We have again enjoyed great SATs results at St Mary’s – putting us in the Top 1% of schools nationally for Attainment and Progress by the end of KS2.
At St Mary’s we believe that our Maths should be learnt in a fun and practical way, so it can be used in everyday life and our children can achieve their best. We design our delivery to suit the needs of every single child so they all develop good grounding in Maths. Through our delivery we encourage children to: talk and explain; think in a creative and practical way; and explore their Maths – allowing for a higher understanding, thinking and achievement.
At St Mary’s we use White Rose Maths Schemes of Learning, its aim is to develop a whole new culture of deep understanding, confidence and competence in maths – a culture that produces strong, secure learning and real progress.
Pupils’ thinking and communication skills are encouraged in mathematics lessons through planned activities that involve speaking and listening, reading and writing. After teaching core skills, we provide real life situations to encourage mathematical reasoning and to show examples of what reasoning in the real world involves. This helps the pupils become more confident in problem solving by practising, refining and applying their skills and strategies.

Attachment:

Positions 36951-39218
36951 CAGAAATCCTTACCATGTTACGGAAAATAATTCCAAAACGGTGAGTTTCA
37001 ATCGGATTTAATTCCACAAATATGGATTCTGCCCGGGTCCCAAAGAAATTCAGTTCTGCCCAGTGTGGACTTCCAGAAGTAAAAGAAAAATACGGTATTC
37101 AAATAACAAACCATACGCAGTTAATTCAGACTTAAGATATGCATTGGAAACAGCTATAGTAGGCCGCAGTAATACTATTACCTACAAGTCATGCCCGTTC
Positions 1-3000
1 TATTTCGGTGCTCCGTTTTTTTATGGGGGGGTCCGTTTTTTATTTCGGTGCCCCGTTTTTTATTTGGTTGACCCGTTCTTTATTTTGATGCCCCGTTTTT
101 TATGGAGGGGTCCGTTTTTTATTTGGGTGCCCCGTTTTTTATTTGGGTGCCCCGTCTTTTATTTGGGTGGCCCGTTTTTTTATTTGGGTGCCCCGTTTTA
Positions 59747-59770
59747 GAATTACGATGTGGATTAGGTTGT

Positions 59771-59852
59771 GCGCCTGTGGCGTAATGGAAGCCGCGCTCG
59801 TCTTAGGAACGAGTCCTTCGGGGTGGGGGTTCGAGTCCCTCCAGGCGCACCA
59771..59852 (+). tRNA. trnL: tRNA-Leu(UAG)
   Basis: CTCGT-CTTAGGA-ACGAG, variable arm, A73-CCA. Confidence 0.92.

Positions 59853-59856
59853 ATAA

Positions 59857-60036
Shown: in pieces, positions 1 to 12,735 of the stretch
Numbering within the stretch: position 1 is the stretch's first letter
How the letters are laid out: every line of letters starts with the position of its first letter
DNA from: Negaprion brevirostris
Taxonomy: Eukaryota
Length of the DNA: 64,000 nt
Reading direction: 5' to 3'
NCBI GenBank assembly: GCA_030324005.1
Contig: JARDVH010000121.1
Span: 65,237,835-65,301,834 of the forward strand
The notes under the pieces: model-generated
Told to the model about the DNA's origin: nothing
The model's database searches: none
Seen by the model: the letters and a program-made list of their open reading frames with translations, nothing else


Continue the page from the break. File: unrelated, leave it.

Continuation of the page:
We believe that children should develop mental skills before using written algorithms and have a clear progression of the methods and skills taught from Year 1 to Year 6 in the Calculation Policy below. Our aim is to inspire all children to succeed by opening doors of understanding so they can flourish.
How to help your child at home
We use Mathletics to support our Maths learning at home. Here children have the opportunity to complete a wide range of activities that supports their learning at school. They can also compete in maths challenges against children all over the world!
If your child has problems logging onto Mathletics, please speak to their class teacher, who will be more than happy to help.
Playing games with your children, practising their timestables with them, or bringing maths into the real-world (e.g. asking them to count the money or tell the time), will also greatly support their maths learning.